How to book deferred revenue
Difference Between Unearned Revenue and Deferred Revenue
Unearned Revenue vs Deferred Revenue
Unearned revenue and deferred revenue have the same meaning, albeit the difference in the choice of words. Both terms apply to the same accounting concepts and embody the same characteristics.
Both unearned revenue and deferred revenue are characterized as revenue or profit for a particular company that supplies goods or services, but they are listed as liabilities in the accounting books because the said income or revenue is considered as not yet earned or recognized. In this situation, there is a pending action or further transaction to be done before the income or profit is considered to be an asset.
Unearned or deferred revenue happens when payment for a particular good or service is given to the company who provides it but, at the same time, the company doesn’t provide the good or service at that particular time but at a later date. This portrays a one-way transaction at this specific time. Only after the good or service is supplied will the transaction be considered complete. At the same time, the company can list the payment as part of their revenue or income.
When deferred income occurs, there is an agreement between two parties (the company and the client) that the good or service will be given due to the advancement of income. The client expects to receive a service or good in the future, and the company is under obligation to fulfill its end of the bargain in providing the good or service before it can accredit the payment as part of its revenue. Deferred income, at the moment it is given to the company and at the point that the good or service is supplied, is listed as a liability in the accounting books.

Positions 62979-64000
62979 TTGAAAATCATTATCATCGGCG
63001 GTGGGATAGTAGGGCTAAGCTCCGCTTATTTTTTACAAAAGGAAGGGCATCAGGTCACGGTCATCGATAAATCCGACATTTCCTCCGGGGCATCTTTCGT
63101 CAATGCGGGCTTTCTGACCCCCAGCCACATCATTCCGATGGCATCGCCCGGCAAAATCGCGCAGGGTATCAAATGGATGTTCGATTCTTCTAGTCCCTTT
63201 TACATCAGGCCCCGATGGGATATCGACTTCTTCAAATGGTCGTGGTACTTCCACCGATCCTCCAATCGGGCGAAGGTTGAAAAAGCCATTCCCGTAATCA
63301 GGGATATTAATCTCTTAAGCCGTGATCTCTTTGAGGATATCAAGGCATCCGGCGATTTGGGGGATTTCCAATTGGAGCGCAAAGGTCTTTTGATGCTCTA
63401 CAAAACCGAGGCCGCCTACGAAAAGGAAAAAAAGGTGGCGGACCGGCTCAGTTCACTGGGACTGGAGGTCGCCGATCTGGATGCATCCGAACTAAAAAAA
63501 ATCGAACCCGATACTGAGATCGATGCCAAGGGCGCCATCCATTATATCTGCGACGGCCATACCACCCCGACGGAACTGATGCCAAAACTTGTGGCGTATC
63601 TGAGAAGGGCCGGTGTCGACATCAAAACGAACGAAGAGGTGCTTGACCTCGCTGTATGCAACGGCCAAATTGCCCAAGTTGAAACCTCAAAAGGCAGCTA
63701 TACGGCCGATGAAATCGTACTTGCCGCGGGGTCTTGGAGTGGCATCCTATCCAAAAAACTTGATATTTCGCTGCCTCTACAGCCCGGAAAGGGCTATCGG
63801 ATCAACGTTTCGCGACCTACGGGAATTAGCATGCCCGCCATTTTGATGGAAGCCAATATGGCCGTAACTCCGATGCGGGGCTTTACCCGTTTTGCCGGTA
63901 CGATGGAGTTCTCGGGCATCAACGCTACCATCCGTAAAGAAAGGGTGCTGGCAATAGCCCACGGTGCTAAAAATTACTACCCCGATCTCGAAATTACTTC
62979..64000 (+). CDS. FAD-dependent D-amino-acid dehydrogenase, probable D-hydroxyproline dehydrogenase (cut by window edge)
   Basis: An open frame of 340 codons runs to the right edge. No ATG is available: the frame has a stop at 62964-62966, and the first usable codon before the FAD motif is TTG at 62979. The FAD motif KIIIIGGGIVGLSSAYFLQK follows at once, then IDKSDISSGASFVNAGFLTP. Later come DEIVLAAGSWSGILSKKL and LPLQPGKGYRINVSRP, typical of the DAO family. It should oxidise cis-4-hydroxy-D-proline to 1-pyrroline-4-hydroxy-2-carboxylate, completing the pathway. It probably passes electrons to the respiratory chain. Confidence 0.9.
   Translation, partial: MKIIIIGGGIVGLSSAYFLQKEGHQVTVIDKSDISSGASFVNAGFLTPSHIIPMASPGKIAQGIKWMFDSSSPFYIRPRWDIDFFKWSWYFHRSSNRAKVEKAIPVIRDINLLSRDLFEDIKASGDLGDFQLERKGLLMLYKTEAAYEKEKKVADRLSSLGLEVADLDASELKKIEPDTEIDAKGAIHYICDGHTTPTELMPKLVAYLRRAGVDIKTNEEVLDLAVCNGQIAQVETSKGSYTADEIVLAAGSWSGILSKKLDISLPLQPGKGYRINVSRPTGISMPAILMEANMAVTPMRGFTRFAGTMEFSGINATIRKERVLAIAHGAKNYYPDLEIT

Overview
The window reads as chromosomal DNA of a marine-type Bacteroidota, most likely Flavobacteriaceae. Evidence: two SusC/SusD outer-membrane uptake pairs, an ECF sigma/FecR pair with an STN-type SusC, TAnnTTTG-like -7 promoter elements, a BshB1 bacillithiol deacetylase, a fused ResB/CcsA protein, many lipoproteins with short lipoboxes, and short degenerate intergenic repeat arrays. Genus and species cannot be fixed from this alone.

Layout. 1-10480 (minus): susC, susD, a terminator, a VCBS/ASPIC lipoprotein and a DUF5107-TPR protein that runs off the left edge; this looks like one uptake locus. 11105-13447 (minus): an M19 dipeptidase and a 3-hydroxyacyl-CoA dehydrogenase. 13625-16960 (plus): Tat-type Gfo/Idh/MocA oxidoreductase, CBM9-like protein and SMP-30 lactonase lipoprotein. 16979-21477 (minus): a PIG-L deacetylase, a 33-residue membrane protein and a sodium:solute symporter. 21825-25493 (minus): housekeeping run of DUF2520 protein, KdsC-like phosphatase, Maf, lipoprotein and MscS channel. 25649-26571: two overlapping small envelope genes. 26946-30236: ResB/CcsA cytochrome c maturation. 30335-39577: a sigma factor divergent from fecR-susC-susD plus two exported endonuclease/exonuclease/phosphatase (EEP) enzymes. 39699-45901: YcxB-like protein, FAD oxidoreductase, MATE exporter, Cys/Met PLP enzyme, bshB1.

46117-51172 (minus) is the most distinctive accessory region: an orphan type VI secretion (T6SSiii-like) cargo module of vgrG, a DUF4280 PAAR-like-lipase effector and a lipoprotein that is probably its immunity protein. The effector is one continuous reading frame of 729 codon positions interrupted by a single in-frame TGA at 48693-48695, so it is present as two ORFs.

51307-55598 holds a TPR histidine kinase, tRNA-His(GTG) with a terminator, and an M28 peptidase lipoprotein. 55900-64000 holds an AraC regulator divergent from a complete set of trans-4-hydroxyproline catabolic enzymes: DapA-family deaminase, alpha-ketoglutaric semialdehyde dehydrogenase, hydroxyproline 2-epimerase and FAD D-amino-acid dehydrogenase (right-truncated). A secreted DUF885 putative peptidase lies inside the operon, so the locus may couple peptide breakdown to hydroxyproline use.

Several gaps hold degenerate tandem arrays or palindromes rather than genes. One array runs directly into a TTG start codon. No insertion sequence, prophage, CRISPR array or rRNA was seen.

Unearned or deferred income is usually used in Accrual Accounting. Deferred revenue can come in many forms, not just in the exchange of goods and services. Some employees who ask for a cash advance from their bosses or companies use the
same principle. Other professionals like contractors, service professionals like plumbers and electricians, often ask for advance payment or a down payment first before the actual service begins. The advance can be used to finance some tools or anything necessary for the job. Some ask for deferred income first so that they have an assurance that the client will at least pay a part of their agreed compensation.
Deferred income also exists in subscriptions and memberships wherein the subscribers pay a certain amount of money in advance to receive goods or services (like licenses) from a particular company. The company, upon receiving payment, provides the subscriber with the goods or services depending on the duration or options that the subscriber indicated in the request.
One advantage with deferred revenue on the part of the company is that it receives income despite treating it as a liability. The income serves as a temporary resource if there is a shortage in cash flow. On the part of the client, deferred income is advantageous if the client wants a particular good or service in advance. For most people, paying forward gives the luxury of eliminating unwanted or unforeseen credit. Some people also want advance payments so they can budget their money better.
The disadvantage of this scheme is when the company fails to complete the transaction or the client feels that the company failed to provide the wanted good or service. There might be problems if there is no compromise between the client and the company to complete the transaction for both sides.
1.Deferred and unearned revenue is the same accounting principle in Accrual Accounting. The main concept is that a payment is made in advance before a good or service is delivered or executed.
2.Deferred or unearned revenue is listed as a liability in the accounting books until the good or service is given to the client. After completing the transaction, the income shifts to the other side of the accounting column and is listed as an asset.
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